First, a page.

DAlexander Lingas will work with Dr Dimitrios Skrekas to develop a study day on the teaching of Byzantine music in diaspora involving academic musicologists from the Department of Music at City University and its Erasmus partner, the Department of Music Studies of the University of Athens, members of the choir Cappella Romana, instructors and students of the School of Byzantine Music of the Archdiocese of Thyateira and Great Britain, and interested members of the general public. 
Dr Laudan Nooshin will work with Dr Andrew Pace and the British Library on the organisation and interpretation of the Peter Kennedy Paper Archive. Peter Kennedy was one of the most important collectors of music traditions from the British Isles. He started recording in the early 1950s, work that instigated the presentation of folk music and traditions on the BBC. In just over 50 years he amassed a collection of audio and video recordings amounting to approximately 1500 hours, plus several hundred photographs as negatives and prints and cabinets full of paperwork (correspondence, contracts with artists, etc.). 

Composition Alumnus on Oscars Shortlist

Recent MA Composition graduate, Nico Casal, composed the score for the short film Stutterer which has made the shortlist for this year’s Academy Awards.


The film explores the challenging experiences of a young man with a severe speech impediment. The film has already been selected for nearly thirty prestigious film festivals and took home the Best Foreign Film prize from the Los Angeles International Short Film Festival, the Special Jury Award at Savannah Film Festival, Best International Short Film Prize at Kerry Film Festival, the Best Drama Award at Aesthetica Short Film Festival and many more.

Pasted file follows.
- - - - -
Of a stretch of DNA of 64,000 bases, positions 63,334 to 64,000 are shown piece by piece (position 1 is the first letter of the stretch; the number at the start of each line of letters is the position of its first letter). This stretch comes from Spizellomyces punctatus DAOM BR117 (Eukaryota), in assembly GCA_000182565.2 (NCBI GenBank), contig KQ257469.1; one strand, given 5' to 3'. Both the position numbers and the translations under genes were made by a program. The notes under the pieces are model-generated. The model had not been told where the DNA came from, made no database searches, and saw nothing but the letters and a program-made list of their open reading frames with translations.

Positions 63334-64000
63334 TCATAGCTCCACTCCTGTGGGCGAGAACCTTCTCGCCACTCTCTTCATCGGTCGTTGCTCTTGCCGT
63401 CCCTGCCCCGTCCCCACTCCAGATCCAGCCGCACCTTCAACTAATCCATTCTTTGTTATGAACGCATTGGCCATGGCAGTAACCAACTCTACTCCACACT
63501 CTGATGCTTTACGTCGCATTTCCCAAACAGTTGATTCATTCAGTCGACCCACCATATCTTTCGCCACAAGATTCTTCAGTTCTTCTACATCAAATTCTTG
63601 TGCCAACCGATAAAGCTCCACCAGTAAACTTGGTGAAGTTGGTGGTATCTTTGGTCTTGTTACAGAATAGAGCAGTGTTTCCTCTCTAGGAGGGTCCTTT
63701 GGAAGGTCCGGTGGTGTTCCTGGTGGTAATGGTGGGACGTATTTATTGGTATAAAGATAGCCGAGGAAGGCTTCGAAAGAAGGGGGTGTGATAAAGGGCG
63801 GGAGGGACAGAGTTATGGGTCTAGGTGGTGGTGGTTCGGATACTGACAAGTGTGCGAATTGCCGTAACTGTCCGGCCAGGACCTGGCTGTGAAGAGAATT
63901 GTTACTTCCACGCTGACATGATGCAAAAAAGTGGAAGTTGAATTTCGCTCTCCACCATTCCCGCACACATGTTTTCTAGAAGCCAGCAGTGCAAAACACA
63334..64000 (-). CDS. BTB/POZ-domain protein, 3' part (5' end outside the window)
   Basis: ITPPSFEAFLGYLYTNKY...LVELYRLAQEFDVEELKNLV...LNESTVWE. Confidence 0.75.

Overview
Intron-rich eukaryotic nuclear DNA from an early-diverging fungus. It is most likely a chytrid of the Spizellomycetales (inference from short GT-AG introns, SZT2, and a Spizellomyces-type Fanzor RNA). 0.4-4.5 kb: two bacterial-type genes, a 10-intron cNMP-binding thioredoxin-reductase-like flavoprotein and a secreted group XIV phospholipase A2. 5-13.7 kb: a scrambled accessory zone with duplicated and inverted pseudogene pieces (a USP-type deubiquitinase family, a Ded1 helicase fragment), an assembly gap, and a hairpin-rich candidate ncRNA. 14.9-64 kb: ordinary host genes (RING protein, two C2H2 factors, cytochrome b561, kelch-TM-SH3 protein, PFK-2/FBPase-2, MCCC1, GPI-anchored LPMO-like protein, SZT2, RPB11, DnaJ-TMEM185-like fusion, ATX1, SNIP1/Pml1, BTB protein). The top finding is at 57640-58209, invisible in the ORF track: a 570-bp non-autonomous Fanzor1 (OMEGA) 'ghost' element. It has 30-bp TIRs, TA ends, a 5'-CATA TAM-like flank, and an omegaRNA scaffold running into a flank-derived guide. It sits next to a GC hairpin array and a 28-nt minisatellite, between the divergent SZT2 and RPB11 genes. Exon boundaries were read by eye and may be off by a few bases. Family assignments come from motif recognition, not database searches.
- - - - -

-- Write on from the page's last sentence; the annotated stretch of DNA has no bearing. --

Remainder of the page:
Venice Screening

Dr Miguel Mera’s audiovisual dance composition, Morriña, will be presented at  the Venice Experimental Cinema and Performance Art Festival  at the Palazzo Ca’ Zanardi from the 17th to the 27th of June 2015. It will be the first in a cycle of three events in June, July and August 2015.


The festival is focused on the relationship between body and space, and the hybridization of identities within different cultural, physical, social, and urban settings. Morriña explores relationships between music and bodily movement, examines how communities hold onto perceptions of particular identities, and considers how memory and nostalgia are distorted over time.




Research Excellence Recognised in Music at City

The Department of Music at City is  carrying out world-class research according to the Research Excellence Framework (REF) 2014. 87% of research produced  was judged to be ‘world-leading’ or  ‘internationally excellent’ placing City in the top ten Music departments in the United Kingdom. Further, the impact of 100% of the research in Music undertaken at City was deemed to be ‘outstanding’ or ‘very considerable’ in terms of its reach and significance. The research environment was also found to be conducive to producing research of world-leading or internationally excellent quality, in terms of its vitality and sustainability.